Language selection

Search

Putting government support into play

Knowing when to ask for help is a hallmark of any successful entrepreneur. This is especially true in Canada, where advice and funding are readily available through government programs and initiatives like the Canadian Trade Commissioner Service (TCS).

Richard Martin is CEO of Dynamo Playgrounds, a company that designs and builds commercial playgrounds. Government support has helped Martin take Dynamo from start‑up to international success with products in over 40 countries.

“I always had a vision that I’d be an entrepreneur,” says Martin. He got the idea for Dynamo while working for the largest school board in the Ottawa‑Carleton region.

“I saw a lot of money being spent on playgrounds that children found boring. They’d often vandalize or misuse them as a result,” says Martin. “I thought, how can we make playgrounds more challenging, so kids engage with them properly?”

Martin also wanted to approach accessibility in a more imaginative way. “Growing up, I had a brother with severe disabilities. There wasn’t a lot we could do together in parks,” he explains. “I believe that everybody who comes to a playground should be able to feel part of society.”

Martin founded Dynamo Playgrounds in Ottawa in 1993 and began engineering a new breed of playground. It was a challenging task, so the company reached out to its first government partner—the Industrial Research Assistance Program, or IRAP—for support.

“IRAP is still a very strategic partner of ours. If we’re having a problem with a design, we can work with IRAP to find a solution,” says Martin. “We’re actually working on a very exciting protype with them at the moment.”

Dynamo brought a range of imaginative products to market with IRAP’s help. The company’s catalogue includes towering mast nets, rope courses in whimsical shapes, and giant swings that hold three children at a time.

“Our playgrounds are designed to be very safe, but with a higher perceived risk. That’s why kids find them so interesting,” explains Martin.

But the qualities that make children excited about Dynamo’s products also made buyers cautious. “Playgrounds were overly safeguarded at the time. It felt as though we’d come along with a Harley Davidson instead of a car.”

Martin wasn’t about to give up. He tackled the issue head on, becoming a voting member of the American and Canadian councils for safety standards. “We helped rewrite a lot of the standards that were blocking us from being innovative,” he reports.

“Some markets are challenging to enter, but the opportunities they present are worth the investment,” says Martin.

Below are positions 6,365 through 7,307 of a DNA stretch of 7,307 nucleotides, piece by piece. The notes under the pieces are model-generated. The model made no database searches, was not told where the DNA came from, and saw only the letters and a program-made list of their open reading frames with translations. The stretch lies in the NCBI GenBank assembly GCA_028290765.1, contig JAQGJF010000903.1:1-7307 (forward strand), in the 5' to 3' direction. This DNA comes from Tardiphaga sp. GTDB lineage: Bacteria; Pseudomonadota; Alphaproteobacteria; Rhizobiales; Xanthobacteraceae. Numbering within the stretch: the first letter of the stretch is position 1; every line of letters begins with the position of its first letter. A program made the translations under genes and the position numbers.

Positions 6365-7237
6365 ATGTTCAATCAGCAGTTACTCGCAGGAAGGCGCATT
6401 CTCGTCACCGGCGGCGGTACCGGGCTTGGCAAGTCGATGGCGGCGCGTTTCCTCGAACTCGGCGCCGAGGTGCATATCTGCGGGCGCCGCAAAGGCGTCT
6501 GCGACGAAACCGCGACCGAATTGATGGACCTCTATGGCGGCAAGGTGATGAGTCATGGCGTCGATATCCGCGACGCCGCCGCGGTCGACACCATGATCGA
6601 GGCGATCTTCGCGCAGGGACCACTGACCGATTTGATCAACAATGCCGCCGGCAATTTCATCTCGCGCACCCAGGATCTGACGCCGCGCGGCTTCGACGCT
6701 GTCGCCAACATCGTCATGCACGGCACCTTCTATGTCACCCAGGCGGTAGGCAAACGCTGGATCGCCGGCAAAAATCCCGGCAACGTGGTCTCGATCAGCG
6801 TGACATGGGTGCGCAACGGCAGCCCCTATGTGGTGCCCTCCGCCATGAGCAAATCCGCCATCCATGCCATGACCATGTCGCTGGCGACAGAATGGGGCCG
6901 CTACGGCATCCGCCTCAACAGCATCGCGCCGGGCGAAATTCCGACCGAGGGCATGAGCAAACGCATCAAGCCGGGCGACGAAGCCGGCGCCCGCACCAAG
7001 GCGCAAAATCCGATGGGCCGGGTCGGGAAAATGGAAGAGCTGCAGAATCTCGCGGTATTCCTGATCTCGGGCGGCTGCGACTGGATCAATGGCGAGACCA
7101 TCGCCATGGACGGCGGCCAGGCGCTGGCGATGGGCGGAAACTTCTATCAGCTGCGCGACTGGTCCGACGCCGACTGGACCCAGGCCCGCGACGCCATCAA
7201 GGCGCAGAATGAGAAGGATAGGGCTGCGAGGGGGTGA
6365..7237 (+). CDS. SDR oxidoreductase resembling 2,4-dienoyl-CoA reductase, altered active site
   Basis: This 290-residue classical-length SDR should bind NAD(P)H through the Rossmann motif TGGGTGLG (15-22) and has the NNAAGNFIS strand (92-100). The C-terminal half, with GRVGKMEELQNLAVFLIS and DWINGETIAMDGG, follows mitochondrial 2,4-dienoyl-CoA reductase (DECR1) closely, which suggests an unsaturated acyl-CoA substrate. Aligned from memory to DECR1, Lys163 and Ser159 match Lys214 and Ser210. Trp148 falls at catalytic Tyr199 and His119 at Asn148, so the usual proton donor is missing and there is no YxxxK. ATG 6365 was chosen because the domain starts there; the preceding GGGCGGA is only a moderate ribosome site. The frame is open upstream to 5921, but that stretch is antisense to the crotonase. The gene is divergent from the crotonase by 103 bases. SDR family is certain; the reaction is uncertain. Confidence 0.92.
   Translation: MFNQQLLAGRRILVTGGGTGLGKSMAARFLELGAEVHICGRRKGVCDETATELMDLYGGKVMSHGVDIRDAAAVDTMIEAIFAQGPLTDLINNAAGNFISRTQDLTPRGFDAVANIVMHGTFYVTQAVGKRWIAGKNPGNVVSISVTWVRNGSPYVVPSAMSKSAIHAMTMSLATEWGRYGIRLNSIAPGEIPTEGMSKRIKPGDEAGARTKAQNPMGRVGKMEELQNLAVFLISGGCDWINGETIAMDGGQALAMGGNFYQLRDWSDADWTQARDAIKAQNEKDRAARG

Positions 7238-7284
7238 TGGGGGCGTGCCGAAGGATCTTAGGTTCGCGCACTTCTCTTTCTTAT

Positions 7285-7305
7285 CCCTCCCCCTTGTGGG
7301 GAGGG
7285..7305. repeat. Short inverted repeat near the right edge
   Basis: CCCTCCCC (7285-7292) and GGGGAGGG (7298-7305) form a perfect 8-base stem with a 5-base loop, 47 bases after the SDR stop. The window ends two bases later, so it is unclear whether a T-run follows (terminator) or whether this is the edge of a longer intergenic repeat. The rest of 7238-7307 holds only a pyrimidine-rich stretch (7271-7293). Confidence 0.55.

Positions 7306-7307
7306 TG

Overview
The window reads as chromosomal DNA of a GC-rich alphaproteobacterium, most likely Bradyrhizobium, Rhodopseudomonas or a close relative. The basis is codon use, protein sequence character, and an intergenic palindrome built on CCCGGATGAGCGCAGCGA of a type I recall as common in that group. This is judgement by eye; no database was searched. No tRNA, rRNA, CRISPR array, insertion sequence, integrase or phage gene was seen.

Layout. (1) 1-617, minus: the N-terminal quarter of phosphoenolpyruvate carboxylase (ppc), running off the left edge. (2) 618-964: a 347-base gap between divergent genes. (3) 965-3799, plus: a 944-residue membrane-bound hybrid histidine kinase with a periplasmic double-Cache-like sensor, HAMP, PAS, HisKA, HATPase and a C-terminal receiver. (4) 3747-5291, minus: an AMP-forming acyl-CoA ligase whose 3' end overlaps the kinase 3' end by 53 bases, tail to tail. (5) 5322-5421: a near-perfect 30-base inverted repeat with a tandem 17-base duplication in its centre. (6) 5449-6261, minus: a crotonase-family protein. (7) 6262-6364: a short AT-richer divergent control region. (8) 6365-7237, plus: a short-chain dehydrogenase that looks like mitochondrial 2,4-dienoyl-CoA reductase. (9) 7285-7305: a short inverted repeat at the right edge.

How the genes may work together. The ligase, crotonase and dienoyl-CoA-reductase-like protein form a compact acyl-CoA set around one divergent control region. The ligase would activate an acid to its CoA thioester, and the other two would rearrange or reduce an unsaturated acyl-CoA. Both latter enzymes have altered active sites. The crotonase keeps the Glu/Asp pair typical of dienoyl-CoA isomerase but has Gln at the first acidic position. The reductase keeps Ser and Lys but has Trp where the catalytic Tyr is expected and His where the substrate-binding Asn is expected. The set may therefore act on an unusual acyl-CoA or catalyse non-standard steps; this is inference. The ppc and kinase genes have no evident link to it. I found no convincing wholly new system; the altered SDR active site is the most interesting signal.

As the business expanded into the U.S. and beyond, Martin realized they needed to offer credit to certain customers. He reached out for government support again—this time to EDC (Export Development Canada), a Crown corporation that offers insurance and financial solutions.

Snapshot: Dynamo Playgrounds

Founded: 1993
Industry: Commercial playgrounds
Location: Plantagenet, ON
Markets: Asia, Australia, Europe, Middle East, North America, South America
Company employs: 40 people
Success factors:

“We insured all our receivables with EDC so that we could extend credit,” says Martin. “This gave us access to international clients who wouldn’t buy from us otherwise.”

Dynamo had suppliers in global markets too—but in 2015, the business hit an issue with its Korean manufacturer. In true entrepreneurial spirit, Martin saw this as an opportunity to bring production in‑house.

Dynamo secured a business loan from the BDC (Business Development Bank of Canada), allowing it to buy equipment and move to a bigger site in Plantagenet, Ontario. “I can say without a doubt, we wouldn’t be where we are today without the BDC,” notes Martin.

“The BDC took us from not even having a welding machine to owning two large manufacturing buildings,” says Martin.

Martin—who is Métis—also secured a business loan through Waubetek, which supports Indigenous‑owned enterprises in Ontario.

Today, Dynamo exports products across the globe and has distributors in North America, Australasia, Chile, Dubai and Egypt. The business is currently exploring the Saudi Arabia market with financial assistance from CanExport—a government program delivered by the Canadian Trade Commissioner Service to support businesses looking to expand their international markets.

“If you don’t explore these opportunities, you don’t know what you’re missing,” he notes. “You’re the entrepreneur—it’s up to you to go and find them.”

Subscribe to: E-magazine and RSS Feed

Twitter@TCS_SDC
Use #CanadExport

Date Modified: